skel X;
skel Y = X;
  // Here I'm using X to initailize Y. I could have also written this as
  // "skel Y(X)" if I wanted to use the new style initialization syntax.

As with assignment, the compiler will automatically initialize Y's members with the corresponding members of X (actually the rules are a bit more complicated than this, but we don't need to fuss with all those details right now). While this is fine for some types (like date), it stinks for skel for exactly the same reasons I explained above.

To fix this, you can define a copy constructor that the compiler will use when copying an object like this. Here is skel's definition again.

namespace vtc {

  class skel {
    public:
      skel();
     ~skel();
      skel &operator=(const skel &right);

      skel(const skel &other);
        // The copy constructor should always be declared like this.

      // Other public operations of interest...

    private:
      char *workspace;
  };
}

The copy constructor is a constructor that takes a reference to the same type as it's constructing. It is used by the compiler to intialize one object with another of the same type. Here is what skel's copy constructor looks like:

namespace vtc {

  skel::skel(const skel &other)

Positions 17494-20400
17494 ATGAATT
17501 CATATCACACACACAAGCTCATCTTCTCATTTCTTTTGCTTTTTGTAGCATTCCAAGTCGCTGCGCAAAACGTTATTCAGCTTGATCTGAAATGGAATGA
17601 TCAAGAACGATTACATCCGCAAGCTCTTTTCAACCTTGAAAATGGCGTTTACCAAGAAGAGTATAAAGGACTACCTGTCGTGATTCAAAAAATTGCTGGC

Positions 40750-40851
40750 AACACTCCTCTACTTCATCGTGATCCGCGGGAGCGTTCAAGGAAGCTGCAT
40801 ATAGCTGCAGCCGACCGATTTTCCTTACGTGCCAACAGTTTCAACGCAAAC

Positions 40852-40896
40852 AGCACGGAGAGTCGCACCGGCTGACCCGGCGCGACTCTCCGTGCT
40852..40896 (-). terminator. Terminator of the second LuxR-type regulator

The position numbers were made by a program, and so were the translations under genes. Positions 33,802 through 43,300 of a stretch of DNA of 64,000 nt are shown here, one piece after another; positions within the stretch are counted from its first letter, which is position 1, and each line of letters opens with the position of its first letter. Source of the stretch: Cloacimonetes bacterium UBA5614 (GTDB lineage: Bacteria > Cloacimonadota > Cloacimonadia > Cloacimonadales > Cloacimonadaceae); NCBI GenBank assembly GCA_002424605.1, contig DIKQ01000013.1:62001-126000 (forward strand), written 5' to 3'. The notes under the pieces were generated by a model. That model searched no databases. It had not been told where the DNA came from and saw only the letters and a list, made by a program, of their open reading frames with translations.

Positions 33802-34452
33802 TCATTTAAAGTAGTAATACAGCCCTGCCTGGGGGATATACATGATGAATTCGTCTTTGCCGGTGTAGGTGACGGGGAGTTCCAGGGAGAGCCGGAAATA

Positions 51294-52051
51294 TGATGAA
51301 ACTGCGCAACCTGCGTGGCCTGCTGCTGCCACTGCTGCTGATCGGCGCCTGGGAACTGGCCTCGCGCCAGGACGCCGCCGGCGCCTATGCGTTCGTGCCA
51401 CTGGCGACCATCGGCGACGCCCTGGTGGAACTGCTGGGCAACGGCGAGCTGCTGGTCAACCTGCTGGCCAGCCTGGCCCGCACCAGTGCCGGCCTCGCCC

{
    workspace = new char[1024];
      // As before, I should really find out how big other's workspace
      // is right now and use that size.

    std::memcpy(workspace, other.workspace, 1024);
  }

}

Compare this with skel's operator=. The issues are the same, but there are some important differences.

First, I did not delete workspace at first. Why not? Because when an object is being constructed its members have undefined values. If I attempted to do delete [] workspace in this constructor I would be attempting to delete a random piece of memory!

The assignment operator must clean up the object's current value (to avoid leaks), the copy construct must not attempt to clean up the current value (because the object has no current value). This is the essential difference between initialization and assignment. This is why initialization uses a different function than assignment. If you are unclear about this, go back and re-read my earlier section on the difference between those two concepts. Remember: in C the difference is irrelevant. In C++ it is critical.

Second, I did not bother to return *this in the copy constructor. That's because the constructor does not return anything.

Because the copy constructor does not have to bother cleaning up the object's existing value, it has less to do than the assignment operator. Consequently it is normally faster. Remember: Initialization is usually faster than assignment. Initialize all your objects when you declare them!

!!! NOTE !!!

Whenever you create a class that does dynamic memory allocation internally (and many classes do this), you will need

  1. A destructor to release the dynamic memory when the object is no longer needed.

  2. An assignment operator to properly copy the dynamic memory and release any that is no longer needed when one object is assigned to another.